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Publisher's Summary

This program includes a bonus interview with the author. 

One morning, Kim Brooks made a split-second decision to leave her four-year old son in the car while she ran into a store. What happened would consume the next several years of her life and spur her to investigate the broader role America’s culture of fear plays in parenthood. In Small Animals, Brooks asks: Of all the emotions inherent in parenting, is there any more universal or profound than fear? Why have our notions of what it means to be a good parent changed so radically? In what ways do these changes impact the lives of parents, children, and the structure of society at large? And what, in the end, does the rise of fearful parenting tell us about ourselves?

Fueled by urgency and the emotional intensity of Brooks’s own story, Small Animals is a riveting examination of the ways our culture of competitive, anxious, and judgmental parenting has profoundly altered the experiences of parents and children. In her signature style - by turns funny, penetrating, and always illuminating - which has dazzled millions of fans and been called "striking" by the New York Times Book Review and "beautiful" by the National Book Critics Circle, Brooks offers a provocative, compelling portrait of parenthood in America and calls us to examine what we most value in our relationships with our children and one another.    

©2018 Kim Brooks (P)2018 Macmillan Audio

Critic Reviews

"Part memoir, part history, part documentary, part impassioned manifesto...it might be the most important book about being a parent that you will ever read." (Emily Rapp Black, New York Times best-selling author of The Still Point of the Turning World)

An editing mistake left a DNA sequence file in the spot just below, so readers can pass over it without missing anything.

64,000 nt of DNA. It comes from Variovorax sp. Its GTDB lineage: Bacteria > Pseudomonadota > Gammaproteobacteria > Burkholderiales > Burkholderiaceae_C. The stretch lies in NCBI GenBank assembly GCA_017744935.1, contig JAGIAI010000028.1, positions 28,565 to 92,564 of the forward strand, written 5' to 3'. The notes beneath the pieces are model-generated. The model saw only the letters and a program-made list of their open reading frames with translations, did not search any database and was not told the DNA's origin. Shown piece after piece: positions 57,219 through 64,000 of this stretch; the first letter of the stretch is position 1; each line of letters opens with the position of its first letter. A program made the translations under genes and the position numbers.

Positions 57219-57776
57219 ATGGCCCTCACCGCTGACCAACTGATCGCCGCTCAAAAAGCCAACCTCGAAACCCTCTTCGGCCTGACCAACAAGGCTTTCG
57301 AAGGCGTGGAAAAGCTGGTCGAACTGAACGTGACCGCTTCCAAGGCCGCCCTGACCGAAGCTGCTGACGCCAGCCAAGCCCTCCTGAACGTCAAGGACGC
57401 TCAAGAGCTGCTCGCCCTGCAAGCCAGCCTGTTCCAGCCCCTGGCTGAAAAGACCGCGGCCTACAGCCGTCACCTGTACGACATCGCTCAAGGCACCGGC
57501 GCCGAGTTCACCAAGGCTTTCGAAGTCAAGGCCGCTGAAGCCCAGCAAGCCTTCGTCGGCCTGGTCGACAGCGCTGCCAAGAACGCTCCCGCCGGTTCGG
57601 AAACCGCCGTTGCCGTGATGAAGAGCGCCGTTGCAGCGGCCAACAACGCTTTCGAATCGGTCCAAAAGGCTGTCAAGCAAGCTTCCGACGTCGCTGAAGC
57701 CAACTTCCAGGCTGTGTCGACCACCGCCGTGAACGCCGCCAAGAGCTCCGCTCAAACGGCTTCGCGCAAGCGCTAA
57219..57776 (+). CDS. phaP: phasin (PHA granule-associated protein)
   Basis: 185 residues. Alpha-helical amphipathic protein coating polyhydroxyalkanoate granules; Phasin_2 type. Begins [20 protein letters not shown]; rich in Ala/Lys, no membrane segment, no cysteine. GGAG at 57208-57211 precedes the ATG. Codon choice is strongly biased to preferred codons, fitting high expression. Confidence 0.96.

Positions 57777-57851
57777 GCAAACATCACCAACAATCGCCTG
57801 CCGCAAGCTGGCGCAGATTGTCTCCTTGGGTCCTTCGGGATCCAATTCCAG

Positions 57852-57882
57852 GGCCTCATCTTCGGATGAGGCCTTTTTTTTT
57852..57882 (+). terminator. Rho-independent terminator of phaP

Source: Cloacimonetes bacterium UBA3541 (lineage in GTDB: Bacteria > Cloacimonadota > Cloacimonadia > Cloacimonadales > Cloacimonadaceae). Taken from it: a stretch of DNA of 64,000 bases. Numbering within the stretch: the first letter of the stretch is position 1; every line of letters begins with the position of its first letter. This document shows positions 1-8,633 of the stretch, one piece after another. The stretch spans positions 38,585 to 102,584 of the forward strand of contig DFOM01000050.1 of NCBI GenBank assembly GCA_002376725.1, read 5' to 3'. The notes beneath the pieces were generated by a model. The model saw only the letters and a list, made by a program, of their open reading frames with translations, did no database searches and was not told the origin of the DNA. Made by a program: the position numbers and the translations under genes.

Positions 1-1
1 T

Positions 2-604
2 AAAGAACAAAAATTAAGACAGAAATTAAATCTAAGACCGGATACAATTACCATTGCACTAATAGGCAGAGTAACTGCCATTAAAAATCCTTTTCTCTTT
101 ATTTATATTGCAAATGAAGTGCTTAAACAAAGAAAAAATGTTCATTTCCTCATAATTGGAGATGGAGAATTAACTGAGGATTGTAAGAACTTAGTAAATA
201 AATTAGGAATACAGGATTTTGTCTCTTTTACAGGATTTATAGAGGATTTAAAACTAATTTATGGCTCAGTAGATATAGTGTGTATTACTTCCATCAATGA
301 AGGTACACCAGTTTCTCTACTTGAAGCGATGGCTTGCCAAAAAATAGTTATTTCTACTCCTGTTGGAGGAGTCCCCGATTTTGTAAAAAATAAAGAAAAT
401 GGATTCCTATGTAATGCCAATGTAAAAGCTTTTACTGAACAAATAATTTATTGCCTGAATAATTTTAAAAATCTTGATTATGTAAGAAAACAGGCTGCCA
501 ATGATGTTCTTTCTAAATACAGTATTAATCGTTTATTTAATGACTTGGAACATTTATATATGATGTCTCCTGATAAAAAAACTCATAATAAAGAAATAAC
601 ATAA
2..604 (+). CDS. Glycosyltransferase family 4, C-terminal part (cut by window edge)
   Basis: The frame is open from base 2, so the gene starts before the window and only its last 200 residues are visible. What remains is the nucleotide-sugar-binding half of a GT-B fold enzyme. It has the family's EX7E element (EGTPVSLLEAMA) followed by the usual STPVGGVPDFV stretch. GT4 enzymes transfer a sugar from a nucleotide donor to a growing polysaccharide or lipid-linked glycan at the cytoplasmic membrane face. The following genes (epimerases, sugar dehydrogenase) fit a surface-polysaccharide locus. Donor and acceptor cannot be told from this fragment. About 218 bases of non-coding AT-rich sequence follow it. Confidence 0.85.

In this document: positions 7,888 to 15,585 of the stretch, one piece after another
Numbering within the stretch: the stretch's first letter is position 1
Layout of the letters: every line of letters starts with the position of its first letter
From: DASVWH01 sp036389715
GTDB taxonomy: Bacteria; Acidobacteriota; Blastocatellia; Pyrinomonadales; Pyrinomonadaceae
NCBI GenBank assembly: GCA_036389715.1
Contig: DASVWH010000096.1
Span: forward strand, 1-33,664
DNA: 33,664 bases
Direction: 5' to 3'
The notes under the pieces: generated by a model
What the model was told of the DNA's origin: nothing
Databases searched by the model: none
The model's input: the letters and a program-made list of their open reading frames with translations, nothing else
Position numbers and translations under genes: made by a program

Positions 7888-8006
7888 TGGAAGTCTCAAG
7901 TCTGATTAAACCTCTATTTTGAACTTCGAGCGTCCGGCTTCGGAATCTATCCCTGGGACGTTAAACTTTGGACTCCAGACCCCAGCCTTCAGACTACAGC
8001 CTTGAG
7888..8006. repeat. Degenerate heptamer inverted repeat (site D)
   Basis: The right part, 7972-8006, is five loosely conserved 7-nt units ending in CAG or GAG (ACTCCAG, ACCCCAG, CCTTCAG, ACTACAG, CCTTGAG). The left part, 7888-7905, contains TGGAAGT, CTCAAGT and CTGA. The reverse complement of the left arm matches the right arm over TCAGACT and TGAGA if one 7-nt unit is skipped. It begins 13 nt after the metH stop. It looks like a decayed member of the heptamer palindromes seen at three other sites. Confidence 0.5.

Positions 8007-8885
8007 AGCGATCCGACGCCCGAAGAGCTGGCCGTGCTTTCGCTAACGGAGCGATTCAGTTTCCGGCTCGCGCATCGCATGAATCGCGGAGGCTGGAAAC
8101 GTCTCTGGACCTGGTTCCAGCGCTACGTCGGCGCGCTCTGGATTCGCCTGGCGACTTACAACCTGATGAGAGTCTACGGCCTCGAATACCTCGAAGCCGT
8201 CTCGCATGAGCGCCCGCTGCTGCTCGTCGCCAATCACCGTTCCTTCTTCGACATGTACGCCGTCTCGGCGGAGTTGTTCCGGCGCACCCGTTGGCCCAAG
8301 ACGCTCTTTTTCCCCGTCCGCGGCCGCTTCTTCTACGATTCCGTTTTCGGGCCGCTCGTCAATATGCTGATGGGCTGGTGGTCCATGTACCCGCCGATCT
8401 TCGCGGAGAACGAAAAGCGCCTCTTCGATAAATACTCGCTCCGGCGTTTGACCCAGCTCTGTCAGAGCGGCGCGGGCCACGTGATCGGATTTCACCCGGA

Small Animals by Kim Brooks came at me like a giant exhalation, a release of so much of the stress I’ve carried around since [becoming] a mother.” (Rebecca Makkai, author of The Great Believers)

"Small Animals interrogates how we weigh risk as parents, how we judge one another's parenting and what the costs might be - not just to parents, but to children, too - of a culture of constant surveillance." (New York Times Book Review)

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It could have been great...

There are parts of this book that are fantastic. Unfortunately, it isn't cohesive overall. I'm a numbers person and would have loved more statistical data to back up the claims that were made. We agree on many things, but her dismissal and contempt for anything conservative or "right wing" is obvious and off-putting.

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Disapointing

Not worth the time spent. Was expecting way more. Some facts, data as to parenting topics addressed. And the tone of the voice so unemotional. Read about the story online and spend credit elsewhere.

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Great Book

Narration was a bit bland, but the book was excellent. A very interesting and different perspective on how we are potentially harming our children by a fear-driven force.